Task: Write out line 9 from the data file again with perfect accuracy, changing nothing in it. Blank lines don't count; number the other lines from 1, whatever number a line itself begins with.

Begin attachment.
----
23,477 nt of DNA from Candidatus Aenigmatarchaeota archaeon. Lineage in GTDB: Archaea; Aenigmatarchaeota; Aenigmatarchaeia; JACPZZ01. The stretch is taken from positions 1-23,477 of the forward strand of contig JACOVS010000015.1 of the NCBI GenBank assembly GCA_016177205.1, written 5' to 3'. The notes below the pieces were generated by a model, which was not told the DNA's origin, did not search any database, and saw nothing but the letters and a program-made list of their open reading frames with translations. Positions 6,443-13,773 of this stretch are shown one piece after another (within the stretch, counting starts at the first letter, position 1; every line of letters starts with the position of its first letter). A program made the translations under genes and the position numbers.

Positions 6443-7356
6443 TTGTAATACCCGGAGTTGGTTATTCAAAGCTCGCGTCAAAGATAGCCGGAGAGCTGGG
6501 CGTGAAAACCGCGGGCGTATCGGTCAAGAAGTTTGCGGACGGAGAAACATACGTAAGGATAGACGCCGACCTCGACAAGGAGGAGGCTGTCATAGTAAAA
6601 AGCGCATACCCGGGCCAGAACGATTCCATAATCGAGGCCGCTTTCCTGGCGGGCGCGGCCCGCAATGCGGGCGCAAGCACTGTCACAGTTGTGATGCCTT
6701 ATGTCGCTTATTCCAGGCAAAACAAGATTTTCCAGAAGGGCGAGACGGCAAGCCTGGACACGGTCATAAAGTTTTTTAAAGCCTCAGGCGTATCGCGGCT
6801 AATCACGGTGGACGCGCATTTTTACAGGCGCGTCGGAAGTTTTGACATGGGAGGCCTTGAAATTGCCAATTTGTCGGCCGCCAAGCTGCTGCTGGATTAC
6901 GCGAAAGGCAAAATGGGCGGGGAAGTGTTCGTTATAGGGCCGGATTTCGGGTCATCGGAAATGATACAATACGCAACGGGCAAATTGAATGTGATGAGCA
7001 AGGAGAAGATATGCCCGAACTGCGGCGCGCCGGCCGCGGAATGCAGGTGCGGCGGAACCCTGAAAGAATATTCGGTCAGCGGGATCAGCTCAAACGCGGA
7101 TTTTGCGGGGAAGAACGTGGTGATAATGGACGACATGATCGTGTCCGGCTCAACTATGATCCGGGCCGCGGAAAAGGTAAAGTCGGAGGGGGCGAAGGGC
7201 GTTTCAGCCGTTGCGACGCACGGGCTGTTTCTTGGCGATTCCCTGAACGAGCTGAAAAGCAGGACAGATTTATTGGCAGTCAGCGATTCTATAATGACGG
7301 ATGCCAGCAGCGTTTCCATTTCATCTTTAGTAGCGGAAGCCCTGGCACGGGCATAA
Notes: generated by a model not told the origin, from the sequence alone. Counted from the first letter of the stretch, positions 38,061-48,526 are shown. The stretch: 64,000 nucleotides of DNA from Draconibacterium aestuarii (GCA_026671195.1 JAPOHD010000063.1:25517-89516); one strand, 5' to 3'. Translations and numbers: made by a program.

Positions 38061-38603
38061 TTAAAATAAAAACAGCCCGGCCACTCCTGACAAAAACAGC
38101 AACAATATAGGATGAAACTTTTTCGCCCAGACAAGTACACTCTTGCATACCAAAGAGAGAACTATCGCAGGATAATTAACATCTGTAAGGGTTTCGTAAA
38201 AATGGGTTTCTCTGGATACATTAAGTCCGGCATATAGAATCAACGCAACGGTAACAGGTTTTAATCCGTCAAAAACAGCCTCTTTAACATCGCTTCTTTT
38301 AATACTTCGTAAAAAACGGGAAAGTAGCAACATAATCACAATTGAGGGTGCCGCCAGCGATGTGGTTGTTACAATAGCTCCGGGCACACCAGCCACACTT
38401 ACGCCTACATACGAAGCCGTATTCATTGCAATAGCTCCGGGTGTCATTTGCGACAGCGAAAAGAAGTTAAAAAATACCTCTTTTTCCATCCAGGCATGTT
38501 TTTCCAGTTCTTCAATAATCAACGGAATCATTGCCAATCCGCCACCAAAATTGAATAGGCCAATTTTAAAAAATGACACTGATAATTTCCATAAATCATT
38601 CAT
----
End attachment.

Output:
7001 AGGAGAAGATATGCCCGAACTGCGGCGCGCCGGCCGCGGAATGCAGGTGCGGCGGAACCCTGAAAGAATATTCGGTCAGCGGGATCAGCTCAAACGCGGA